Marco Iampieri B.A., JD, M.B.A.
Section 231.2 of the ITA provides the Minister with the ability to gather large swaths of taxpayer information and analyze this information through the lens of compliance with section 231.2 of the ITA, which originally was more protective of taxpayers. Now there are very few legislative safeguards erected on behalf of taxpayers relating to section 231.2 and that’s a problem, because it allows CRA to go on “fishing expeditions” for more audit-worthy files.
In fact, fishing expeditions for new audit prospects were contemplated by Parliament when enacting section 231.2 of the ITA. But the government has been vigilant in clearing the path for such activity. For example, parliament repealed subsections 231.2 (4) – (6) from the ITA, as it provided a clear legislative path for persons subject to an information request under section 231.2 to appeal the information request.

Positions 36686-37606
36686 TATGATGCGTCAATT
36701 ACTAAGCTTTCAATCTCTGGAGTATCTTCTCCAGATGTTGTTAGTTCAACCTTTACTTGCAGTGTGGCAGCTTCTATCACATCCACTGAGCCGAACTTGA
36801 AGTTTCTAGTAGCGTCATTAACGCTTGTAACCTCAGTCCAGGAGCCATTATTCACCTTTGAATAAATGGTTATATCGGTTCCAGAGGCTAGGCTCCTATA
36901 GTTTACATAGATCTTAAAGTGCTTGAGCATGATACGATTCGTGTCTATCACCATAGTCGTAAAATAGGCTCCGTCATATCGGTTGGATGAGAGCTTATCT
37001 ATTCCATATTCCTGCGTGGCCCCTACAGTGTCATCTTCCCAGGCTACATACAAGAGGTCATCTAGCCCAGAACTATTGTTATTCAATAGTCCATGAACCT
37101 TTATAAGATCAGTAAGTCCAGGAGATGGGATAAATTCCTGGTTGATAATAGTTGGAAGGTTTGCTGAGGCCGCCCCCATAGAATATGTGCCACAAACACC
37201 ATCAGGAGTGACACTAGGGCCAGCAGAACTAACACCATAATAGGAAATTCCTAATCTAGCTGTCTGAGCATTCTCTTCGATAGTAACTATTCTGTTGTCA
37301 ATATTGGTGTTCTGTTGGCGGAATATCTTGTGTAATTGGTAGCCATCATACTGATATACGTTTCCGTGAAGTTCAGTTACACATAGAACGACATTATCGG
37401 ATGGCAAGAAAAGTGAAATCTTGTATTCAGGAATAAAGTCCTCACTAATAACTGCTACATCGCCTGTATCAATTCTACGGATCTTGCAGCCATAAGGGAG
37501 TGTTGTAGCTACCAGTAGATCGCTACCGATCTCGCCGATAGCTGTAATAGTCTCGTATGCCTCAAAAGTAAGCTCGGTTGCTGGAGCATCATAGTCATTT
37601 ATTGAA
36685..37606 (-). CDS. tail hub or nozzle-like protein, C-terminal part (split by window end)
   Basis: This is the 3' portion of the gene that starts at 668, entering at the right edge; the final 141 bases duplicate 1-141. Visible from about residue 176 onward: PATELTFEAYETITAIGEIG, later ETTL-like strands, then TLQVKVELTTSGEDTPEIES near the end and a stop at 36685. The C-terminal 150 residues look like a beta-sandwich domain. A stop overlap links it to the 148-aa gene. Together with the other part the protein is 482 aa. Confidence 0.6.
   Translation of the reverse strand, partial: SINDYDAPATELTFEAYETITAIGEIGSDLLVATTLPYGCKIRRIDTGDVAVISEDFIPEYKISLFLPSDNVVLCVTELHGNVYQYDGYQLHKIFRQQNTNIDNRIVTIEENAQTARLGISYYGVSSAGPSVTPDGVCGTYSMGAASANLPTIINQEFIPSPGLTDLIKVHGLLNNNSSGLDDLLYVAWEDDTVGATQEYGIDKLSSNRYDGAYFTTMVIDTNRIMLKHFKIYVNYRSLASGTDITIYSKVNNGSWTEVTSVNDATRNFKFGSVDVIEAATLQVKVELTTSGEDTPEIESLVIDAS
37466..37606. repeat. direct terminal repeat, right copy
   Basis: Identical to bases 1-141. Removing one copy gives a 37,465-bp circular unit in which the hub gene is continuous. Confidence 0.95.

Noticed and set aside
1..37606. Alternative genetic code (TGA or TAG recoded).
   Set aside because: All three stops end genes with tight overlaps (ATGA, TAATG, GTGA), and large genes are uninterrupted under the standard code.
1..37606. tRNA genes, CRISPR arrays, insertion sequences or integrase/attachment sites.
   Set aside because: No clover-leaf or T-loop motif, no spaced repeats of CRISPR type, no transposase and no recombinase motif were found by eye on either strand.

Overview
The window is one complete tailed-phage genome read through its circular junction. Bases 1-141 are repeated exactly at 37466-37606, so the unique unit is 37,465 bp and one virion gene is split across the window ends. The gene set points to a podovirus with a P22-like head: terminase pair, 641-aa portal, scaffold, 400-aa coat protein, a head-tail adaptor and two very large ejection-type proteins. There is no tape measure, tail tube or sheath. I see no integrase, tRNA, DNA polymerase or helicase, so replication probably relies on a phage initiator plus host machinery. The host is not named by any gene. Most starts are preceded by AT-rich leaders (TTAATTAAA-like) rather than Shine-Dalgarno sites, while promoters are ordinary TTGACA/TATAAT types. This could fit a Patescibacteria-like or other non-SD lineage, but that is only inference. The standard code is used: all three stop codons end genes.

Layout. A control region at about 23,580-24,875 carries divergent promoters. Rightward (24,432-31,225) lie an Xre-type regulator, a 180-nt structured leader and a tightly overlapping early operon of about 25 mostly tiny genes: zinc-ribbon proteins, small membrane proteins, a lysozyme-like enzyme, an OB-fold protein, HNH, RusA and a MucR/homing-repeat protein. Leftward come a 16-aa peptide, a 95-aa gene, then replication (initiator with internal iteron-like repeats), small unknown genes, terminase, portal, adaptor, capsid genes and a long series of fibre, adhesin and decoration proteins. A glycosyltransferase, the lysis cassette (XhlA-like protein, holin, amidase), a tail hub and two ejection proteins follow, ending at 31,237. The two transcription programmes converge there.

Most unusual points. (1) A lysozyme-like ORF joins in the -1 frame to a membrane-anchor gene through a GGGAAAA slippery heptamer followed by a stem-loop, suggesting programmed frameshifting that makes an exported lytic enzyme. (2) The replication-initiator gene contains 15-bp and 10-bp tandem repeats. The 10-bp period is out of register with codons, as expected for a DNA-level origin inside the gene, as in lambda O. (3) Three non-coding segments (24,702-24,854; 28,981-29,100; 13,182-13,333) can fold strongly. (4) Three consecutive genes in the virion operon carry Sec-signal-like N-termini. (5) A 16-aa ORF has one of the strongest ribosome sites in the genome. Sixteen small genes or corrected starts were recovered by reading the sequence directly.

Parliament also repealed paragraph 231.2(3) (c) and (d). Here is why: “these paragraphs required the judge to be satisfied that it was reasonable to expect that the unnamed persons were not likely to provide the information or would not adhere to the Act, and that the information is not available elsewhere”.
By eliminating the need for the Minister to show that unnamed persons were not in compliance with the ITA, the provision was transformed from what was presumably a provision intended to protect taxpayers, into a provision that authorizes CRA fishing expeditions by allowing requests for information prior to having grounds to suspect noncompliance with the ITA.